Sudan said on Saturday that the tripartite negotiations with Egypt and Ethiopia would resume on Sunday over the filling and operation of the Grand Ethiopian Renaissance Dame (GERD).
The Sudanese Ministry of Irrigation said that it will work to develop a clear and detailed agenda this round, alongside a tight timetable regarding the path of negotiations and a clear list of outputs to be reached to ensure that observers and experts are utilized in a differently from before.
The President of South Africa and the African Union Cyril Ramaphosa announced on Tuesday the resumption of the tripartite negotiations after a seven-week hiatus, following intensive consultation with the heads of state parties on the dam negotiations.
“The resumption of the tripartite negotiations on the Renaissance Dam under the auspices of the African Union is evidence of the strong political will and commitment by the leadership of the three parties participating in the negotiations for a peaceful and friendly solution to the Renaissance Dam,” Ramaphosa said in a press release.
Egypt’s Ministry of Irrigation and Water Resources announced in late August that negotiations on the GERD have once again stalled, due to continued disagreements between Egypt, Ethiopia, and Sudan on legal and technical points.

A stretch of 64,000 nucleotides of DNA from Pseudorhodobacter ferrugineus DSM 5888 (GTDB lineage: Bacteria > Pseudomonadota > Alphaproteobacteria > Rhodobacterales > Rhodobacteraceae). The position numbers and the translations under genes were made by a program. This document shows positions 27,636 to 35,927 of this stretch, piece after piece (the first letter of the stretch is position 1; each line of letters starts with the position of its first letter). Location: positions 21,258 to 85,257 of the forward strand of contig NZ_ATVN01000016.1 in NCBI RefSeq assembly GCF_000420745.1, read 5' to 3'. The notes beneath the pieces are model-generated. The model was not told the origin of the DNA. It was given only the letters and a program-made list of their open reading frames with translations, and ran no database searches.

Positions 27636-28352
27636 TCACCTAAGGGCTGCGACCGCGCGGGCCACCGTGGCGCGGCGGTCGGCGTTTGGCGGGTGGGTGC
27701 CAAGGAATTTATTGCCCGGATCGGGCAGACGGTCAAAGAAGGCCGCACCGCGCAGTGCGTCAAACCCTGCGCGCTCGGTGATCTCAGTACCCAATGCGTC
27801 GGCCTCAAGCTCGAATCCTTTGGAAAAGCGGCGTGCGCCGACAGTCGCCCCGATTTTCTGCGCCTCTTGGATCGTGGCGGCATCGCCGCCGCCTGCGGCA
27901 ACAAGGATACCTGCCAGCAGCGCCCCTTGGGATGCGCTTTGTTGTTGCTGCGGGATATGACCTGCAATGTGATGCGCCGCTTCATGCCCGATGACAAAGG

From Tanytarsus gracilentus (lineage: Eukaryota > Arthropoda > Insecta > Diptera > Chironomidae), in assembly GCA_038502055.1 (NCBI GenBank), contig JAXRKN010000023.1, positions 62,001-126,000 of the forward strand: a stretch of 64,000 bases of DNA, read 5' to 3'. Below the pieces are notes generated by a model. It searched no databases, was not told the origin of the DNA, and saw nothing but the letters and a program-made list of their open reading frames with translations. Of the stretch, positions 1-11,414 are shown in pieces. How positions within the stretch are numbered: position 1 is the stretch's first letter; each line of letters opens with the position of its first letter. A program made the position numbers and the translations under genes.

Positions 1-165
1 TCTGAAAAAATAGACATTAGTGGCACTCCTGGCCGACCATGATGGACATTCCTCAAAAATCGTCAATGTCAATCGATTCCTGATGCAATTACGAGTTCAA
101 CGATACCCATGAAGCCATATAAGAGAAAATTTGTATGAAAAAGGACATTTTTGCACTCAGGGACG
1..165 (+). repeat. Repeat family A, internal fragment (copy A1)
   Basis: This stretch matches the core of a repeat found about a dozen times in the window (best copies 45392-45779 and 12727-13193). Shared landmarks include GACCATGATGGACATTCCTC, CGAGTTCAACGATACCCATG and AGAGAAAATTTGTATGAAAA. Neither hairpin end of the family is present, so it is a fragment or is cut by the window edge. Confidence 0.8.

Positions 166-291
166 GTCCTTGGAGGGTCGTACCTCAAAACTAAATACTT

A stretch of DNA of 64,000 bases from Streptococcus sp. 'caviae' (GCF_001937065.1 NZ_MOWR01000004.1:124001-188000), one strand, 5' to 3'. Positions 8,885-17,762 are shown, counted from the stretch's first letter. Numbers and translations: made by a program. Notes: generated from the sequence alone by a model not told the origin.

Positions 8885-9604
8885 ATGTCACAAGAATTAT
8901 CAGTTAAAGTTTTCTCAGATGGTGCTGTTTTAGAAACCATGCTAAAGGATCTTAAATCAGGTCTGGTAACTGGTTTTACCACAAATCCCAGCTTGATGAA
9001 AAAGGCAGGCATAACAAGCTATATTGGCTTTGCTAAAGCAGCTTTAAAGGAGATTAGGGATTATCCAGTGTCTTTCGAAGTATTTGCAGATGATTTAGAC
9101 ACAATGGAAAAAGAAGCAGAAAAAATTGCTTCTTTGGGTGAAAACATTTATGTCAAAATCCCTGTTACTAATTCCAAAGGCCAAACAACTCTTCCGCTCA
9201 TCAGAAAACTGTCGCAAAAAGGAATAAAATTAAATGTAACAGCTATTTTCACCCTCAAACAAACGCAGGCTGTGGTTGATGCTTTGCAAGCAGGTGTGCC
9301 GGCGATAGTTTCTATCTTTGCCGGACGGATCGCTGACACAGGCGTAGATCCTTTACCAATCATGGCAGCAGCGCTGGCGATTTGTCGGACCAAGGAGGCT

A meeting between the water ministers from the three countries on August 28 did not result in a unified draft proposal to be presented to the African Union bureau, headed by South Africa.
Egypt, which relies considerably on freshwater from the Nile, has voiced fears that the GERD would negatively impact the country’s water supply, and has insisted that measures be put in place to protect downstream countries in case of drought during the dam’s filling process.
Ethiopia, on the other hand, has stressed the importance of the project to bolster its economy, where more than half of the population currently lives without access to electricity.
Sudan is somewhat caught in the middle of the conflicting interests of Egypt and Ethiopia. There is potential for the country to develop further with the GERD’s operation, but government officials worry that it could also threaten preexisting dams.